National Institute on Aging
Cellular And Molecular Pathogenesis Of Alzheimer
Acquired Cognitive Impairment... Aging... Alzheimer's Disease... Alzheimer's Disease including Alzheimer's Disease Related Dementias (AD/ADRD)... Basic Behavioral and Social Science... Behavioral and Social Science... Brain Disorders... Dementia... Mental Health... Neurodegenerative... Neurosciences... Nutrition... Prevention... Translational Research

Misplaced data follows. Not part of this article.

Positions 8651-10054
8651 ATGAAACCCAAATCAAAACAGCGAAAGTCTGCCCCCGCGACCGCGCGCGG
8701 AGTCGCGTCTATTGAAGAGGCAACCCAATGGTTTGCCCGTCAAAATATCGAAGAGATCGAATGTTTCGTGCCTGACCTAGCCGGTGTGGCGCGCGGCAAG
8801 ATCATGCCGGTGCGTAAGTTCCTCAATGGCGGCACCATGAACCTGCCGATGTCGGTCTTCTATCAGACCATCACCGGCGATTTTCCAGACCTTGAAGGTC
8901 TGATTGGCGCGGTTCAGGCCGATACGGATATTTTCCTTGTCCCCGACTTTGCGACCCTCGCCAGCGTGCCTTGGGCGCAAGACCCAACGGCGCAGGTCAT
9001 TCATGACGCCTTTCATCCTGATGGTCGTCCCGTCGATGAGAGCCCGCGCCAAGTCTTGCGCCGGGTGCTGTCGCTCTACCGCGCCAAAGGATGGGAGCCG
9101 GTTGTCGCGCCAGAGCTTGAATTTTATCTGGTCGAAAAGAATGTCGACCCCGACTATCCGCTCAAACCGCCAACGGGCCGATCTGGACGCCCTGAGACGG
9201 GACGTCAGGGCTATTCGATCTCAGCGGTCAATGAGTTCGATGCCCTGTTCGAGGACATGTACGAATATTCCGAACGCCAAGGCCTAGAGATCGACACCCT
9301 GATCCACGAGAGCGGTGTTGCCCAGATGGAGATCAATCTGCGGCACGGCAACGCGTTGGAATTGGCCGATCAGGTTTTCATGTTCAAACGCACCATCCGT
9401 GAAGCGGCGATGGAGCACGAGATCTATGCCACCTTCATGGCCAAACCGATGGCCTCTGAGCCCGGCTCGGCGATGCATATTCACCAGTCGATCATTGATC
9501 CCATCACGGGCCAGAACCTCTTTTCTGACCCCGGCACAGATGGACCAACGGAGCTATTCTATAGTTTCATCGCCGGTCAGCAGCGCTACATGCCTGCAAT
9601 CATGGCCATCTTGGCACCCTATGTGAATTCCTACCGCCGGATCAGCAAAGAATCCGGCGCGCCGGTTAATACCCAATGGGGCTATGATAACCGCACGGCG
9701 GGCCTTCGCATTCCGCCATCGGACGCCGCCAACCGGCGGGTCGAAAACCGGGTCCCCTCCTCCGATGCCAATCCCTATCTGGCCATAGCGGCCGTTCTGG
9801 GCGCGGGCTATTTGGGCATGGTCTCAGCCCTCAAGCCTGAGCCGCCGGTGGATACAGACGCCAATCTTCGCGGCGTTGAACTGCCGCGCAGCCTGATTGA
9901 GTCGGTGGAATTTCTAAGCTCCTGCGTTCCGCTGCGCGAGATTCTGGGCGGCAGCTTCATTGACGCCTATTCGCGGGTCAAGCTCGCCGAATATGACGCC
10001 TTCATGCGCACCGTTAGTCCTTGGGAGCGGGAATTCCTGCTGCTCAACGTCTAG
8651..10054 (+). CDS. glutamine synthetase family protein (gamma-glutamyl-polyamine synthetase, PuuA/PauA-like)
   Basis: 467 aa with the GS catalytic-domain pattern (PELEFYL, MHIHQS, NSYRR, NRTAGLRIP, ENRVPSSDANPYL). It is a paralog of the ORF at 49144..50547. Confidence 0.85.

Approximately 5 million Americans currently suffer from Alzheimers disease (AD) a neurodegenerative disorder characterized by progressive impairment of cognitive function and emotional and sleep disturbances. This laboratory has developed cell culture and mouse models of AD, and have used these models to elucidate the biochemical and molecular events responsible for neuronal dysfunction and death in AD. Our findings suggest that during aging neurons become increasingly prone to dysfunction as a result of impaired cellular energy metabolism and destabilization of calcium-regulating systems. Amyloid beta-peptide can exacerbate these age-related changes in neurons resulting in their degeneration and consequent cognitive deficits. Membrane lipid peroxidation appears to play an important role in amyloidogenic processing of the amyloid precursor protein as the lipid peroxidation product 4-hydroxynonenal covalently modifies the protein nicastrin and thereby increases gamma-secretase activity. We have also found that redox enzymes in the plasma membrane play important roles in protecting neurons against membrane lipid peroxidation and Abeta toxicity. The latter findings reveal previously unknown molecular targets for the development of novel therapeutic interventions in AD. We have found that dietary restriction can reduce amyloid deposition and protect neurons from being damaged and killed in animal models of AD, and that this beneficial effect of dietary restriction involves stimulation of the production of brain-derived neurotrophic factor (BDNF). Antidepressant serotonin reuptake inhibitors can reduce amyloid deposition and improve cognitive function in a mouse model of AD, suggesting a potential prophylactic/therapeutic use of such drugs. In addition, we found that a drug called diazoxide, previously used to treat hypertension,reduces amyloid and tau pathologies and improves cognitive function in our 3xTgAD mouse model of AD. In addition, dietary supplementation with nicotinamide retards the disease process in a mouse model of AD by a mechanism involving sustenance of neuronal energy levels and enhanced clearance of abnormal forms of amyloid and tau. We have shown that diabetes causes a deficit in cognitive function which is associated with impaired hippocampal synaptic plasticity and neurogenesis; exercise and dietary energy restriction can counteract these adverse effects of diabetes. Our recent findings suggest that an excitatory imbalance, resulting from reduced GABAergic inhibition, is an early and pivotal event in AD pathogenesis. We recently demonstrated a therapeutic benefit of drugs used to improve glycemic control in animal models of diabetes and Alzheimer’s disease, and we have initiated a clinical trial of one of these drugs, Exenatide, in human subjects with mild cognitive impairment or early stage Alzheimer’s disease. Impaired brain energy metabolism and oxidative stress are implicated in cognitive decline and the pathologic accumulations of amyloid -peptide (A) and hyperphosphorylated tau in vulnerable brain regions. The 3xTgAD mouse model was used to test the hypothesis that a ketone ester-based diet can ameliorate AD pathogenesis. Beginning at a presymptomatic age, 2 groups of male 3xTgAD mice were fed a diet containing a physiological enantiomeric precursor of ketone bodies (KET) or an isocaloric carbohydrate diet. The results of behavioral tests performed at 4 and 7 months after diet initiation revealed that KET-fed mice exhibited significantly less anxiety in 2 different tests. 3xTgAD mice on the KET diet also exhibited significant, albeit relatively subtle, improvements in performance on learning and memory tests. Immunohistochemical analyses revealed that KET-fed mice exhibited decreased Abeta; deposition in the subiculum, CA1 and CA3 regions of the hippocampus, and the amygdala. KET-fed mice exhibited reduced levels of hyperphosphorylated tau deposition in the same regions of the hippocampus, amygdala, and cortex. Thus, a novel ketone ester can ameliorate proteopathic and behavioral deficits in a mouse AD model. We explored the role of DNA damage processing in the progression of cognitive decline by creating a new mouse model. The new model is a cross of a common Alzheimer’s disease (AD) mouse (3xTgAD), with a mouse that is heterozygous for the critical DNA base excision repair enzyme, DNA polymerase . A reduction of this enzyme causes neurodegeneration and aggravates the AD features of the 3xTgAD mouse, inducing neuronal dysfunction, cell death and impairing memory and synaptic plasticity. Transcriptional profiling revealed remarkable similarities in gene expression alterations in brain tissue of human AD patients and 3xTg/Pol(+/-) mice including abnormalities suggestive of impaired cellular bioenergetics. Our findings demonstrate that a modest decrement in base excision repair capacity can render the brain more vulnerable to AD-related molecular and cellular alterations. AD patients typically exhibit impaired olfaction associated with neuronal degeneration in the olfactory bulb (OB). Because DNA base excision repair (BER) is reduced in brain cells during normal aging and AD, we determined whether inefficient BER due to reduced DNA polymerase- (Pol) levels renders OB neurons vulnerable to degeneration in the 3xTgAD mouse model of AD. We interrogated OB histopathology and olfactory function in wild type and 3xTgAD mice with normal or reduced Pol levels. Compared to wild type control mice, Pol heterozygous (Pol+/-) and 3xTgAD mice, 3xTgAD/Pol+/- mice exhibited impaired performance in a buried food test of olfaction. Pol deficiency did not affect the proliferation of OB neural progenitor cells in the subventricular zone. However, numbers of newly generated neurons were reduced by approximately 25% in Pol+/- and 3xTgAD mice, and by over 60% in the 3xTgAD/Pol+/- mice compared to wild type control mice. Analyses of DNA damage and apoptosis revealed significantly greater degeneration of OB neurons in 3xTgAD/Pol+/- mice compared to 3xTgAD mice. Levels of amyloid -peptide (A) accumulation in the OB were similar in 3xTgAD and 3xTgAD/Pol+/- mice, and cultured Pol-deficient neurons exhibited increased vulnerability to A-induced death. Olfactory deficit is an early sign in human AD, but the mechanism is not yet understood. Our findings in a new AD mouse model demonstrate that diminution of BER can endanger OB neurons, and suggest a mechanism underlying early olfactory impairment in AD.